Fairfield man guest speaker in South AfricaCraig Pearson’s visit coincided with Nelson Mandela’s funeral
Maharishi University of Management’s executive vice president Craig Pearson received quite the honor in December when he was asked to give a college commencement address in South Africa.
Pearson just so happened to be in Johannesburg when all eyes were on the country after the death of former president Nelson Mandela on Dec. 5. Pearson was able to witness first-hand the outpouring of support and admiration the locals had for the man who symbolized the nation’s struggle against racial separation.
Upon his arrival in the country Dec. 2, the M.U.M. vice president learned he was staying a mere five blocks from Mandela’s home. Pearson planned to walk by the home to take photos, which would not be too difficult since it was normally a quiet street. Within a few days, the street outside Mandela’s home was packed full of people dropping off flowers and singing songs in honor of their fallen leader.
On the morning of Mandela’s death, Pearson opened his laptop to check the news. He saw a headline that read, “The World Mourns,” and he knew right away what it was about.
“When I went down to take photos outside his home, instead of empty streets there were hundreds and hundreds of people,” he said. “People of every age and skin color were standing there. Singing spontaneously came from this epicenter of the crowd and it rang out until everyone joined in.”
Pearson saw a “mountain range of flowers and hand-written notes” placed on the gate outside Mandela’s home.
“Some of the notes were from children who expressed how they felt about their leader with quotes from ‘Madiba,’ as they called him, which is his tribal name,” Pearson said. “He was also referred to as ‘tata,’ which means ‘father.’”
The Associated Press dubbed Mandela a “master of forgiveness” for his insistence on a peaceful cessation to the state-enforced racial separation known as “apartheid.” Mandela brought apartheid to an end after he became president of the country in 1994. Mandela became the country’s first black president after spending 27 years in prison for championing equality against the white-minority government.
“The significance of what he accomplished goes far beyond the borders of the country,” Pearson said.
After the memorial service for Mandela at a large soccer stadium, South Africans approached Pearson to tell him they were touched by the words of President Barack Obama, who spoke during the service.
Maharishi Institute in Johannesburg held an assembly the day after Mandela died. Pearson was asked to speak at the assembly, and he said it was clear from the other speakers how much Mandela meant to everyone.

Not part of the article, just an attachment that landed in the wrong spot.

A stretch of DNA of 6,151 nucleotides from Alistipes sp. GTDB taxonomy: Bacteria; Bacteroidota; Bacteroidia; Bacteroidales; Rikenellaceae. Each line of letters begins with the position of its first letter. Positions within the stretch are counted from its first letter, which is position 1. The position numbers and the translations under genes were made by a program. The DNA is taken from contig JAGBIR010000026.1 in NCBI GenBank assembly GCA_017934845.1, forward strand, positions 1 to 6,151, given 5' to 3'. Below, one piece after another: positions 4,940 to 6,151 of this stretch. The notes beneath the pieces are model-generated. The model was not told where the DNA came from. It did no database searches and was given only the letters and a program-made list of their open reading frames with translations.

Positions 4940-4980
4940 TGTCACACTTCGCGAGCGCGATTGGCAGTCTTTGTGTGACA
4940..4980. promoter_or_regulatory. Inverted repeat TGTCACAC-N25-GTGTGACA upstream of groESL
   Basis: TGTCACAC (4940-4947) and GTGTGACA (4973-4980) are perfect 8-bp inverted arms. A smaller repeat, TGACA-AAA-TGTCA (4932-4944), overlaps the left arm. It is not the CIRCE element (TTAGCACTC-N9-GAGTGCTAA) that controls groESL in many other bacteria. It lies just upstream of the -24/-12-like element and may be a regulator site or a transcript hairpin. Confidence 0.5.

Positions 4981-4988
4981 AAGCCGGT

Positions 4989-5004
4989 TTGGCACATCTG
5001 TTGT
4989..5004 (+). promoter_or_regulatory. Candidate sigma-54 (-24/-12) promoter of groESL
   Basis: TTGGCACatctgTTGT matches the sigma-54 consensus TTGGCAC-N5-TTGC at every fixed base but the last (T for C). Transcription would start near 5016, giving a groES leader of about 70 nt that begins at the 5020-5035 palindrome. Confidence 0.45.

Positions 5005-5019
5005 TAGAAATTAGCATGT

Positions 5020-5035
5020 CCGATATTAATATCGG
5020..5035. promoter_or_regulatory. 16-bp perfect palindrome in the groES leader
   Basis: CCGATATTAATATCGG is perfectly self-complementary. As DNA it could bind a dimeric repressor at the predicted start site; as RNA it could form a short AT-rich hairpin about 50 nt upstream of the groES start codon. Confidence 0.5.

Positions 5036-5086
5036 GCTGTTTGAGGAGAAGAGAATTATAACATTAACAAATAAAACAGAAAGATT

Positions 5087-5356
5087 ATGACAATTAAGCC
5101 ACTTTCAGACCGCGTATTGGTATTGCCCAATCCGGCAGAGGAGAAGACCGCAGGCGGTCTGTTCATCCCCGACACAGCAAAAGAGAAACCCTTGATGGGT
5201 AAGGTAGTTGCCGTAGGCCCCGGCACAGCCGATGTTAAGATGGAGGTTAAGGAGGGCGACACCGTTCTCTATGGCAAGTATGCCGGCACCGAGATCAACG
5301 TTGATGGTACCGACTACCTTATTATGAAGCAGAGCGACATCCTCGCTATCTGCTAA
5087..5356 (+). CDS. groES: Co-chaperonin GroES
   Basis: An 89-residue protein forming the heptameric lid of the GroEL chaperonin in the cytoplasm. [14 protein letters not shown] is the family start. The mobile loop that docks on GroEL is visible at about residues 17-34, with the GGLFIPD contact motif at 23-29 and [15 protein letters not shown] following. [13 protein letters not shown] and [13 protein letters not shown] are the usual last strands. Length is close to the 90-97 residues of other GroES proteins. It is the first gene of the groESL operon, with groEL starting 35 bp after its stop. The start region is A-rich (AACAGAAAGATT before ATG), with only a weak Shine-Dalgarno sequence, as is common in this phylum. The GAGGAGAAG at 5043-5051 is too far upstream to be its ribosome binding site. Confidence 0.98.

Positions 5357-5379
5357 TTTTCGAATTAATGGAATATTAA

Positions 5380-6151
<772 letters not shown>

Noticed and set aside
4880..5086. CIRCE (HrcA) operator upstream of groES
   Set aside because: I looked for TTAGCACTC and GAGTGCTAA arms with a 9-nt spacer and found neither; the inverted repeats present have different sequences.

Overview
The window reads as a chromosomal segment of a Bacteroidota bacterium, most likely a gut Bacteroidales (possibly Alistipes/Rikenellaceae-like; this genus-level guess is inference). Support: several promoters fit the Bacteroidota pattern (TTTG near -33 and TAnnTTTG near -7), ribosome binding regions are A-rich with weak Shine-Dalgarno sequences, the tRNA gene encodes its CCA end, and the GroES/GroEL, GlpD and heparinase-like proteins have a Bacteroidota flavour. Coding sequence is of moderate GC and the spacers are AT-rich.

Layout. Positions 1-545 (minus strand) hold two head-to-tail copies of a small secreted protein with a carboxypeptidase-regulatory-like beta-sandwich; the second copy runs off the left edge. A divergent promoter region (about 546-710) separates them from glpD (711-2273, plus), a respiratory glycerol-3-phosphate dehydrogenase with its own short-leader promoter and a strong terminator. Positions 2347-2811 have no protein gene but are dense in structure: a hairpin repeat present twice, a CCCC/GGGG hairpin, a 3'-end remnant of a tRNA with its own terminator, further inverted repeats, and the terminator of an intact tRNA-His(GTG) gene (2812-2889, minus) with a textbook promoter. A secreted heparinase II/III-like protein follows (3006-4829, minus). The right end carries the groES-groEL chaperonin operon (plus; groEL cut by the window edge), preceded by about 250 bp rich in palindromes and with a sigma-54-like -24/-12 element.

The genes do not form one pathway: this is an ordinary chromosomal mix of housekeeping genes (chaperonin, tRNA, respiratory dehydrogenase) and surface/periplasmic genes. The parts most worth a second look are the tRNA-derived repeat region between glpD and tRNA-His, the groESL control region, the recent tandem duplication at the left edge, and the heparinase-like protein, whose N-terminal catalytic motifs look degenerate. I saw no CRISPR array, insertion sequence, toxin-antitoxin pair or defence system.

“It’s extraordinary to see a leader be so beloved by the people these days,” he said. “Mandela was not without opposition for a long time, but once he became president and people saw he was a harmonizing force, then there was full support for him. I told the students they have a leadership role to play by building on his legacy.”
Pearson said when he visited Mandela’s home he was only able to see the roof because the rest was obscured by a wall. He said that was not unusual and that nearly every house in the city has a wall around it topped with barbed wire.
“They’re beautiful walls and the city has beautiful tree-lined streets,” he said. “Johannesburg claims to have the largest man-made forest, and it really is a forest of a city. When you go on a hill you can see all the trees covering the streets.”
Pearson said Mandela lived in a well-off neighborhood but his house did not seem any more extravagant than his neighbors.
Maharishi Institute, where Pearson gave his commencement address, began in 2006 and is affiliated with M.U.M. in Fairfield. In fact, the students at the institute are actually earning degrees from M.U.M.. In some cases their instruction is provided online and in other cases a professor from M.U.M. travels to South Africa to teach a class in person. The 27 students who received their diplomas in December are the first to graduate from the institute. Pearson said the institute hopes to expand in the near future by adding 1,000 students in February.
Despite the end of state-sanctioned racial discrimination in 1994, blacks still lag far behind whites in educational attainment. Pearson said the institute was founded in Johannesburg to correct for the lack of higher education for blacks.
Students at the institute receive 1.5 years of free education and then begin a work-study program. One form work-study takes is to work at a call center in the same building as the school. Students who don’t work in the call center work as janitors or some other occupation that maintains the school.
“People living in the shanties may get an education through high school but their opportunities for college education are pretty miniscule,” he said. “Maharishi Institute takes the students who are ready for college and gives them a college education at no cost. One student told me he might be in a gang if not for the institute.”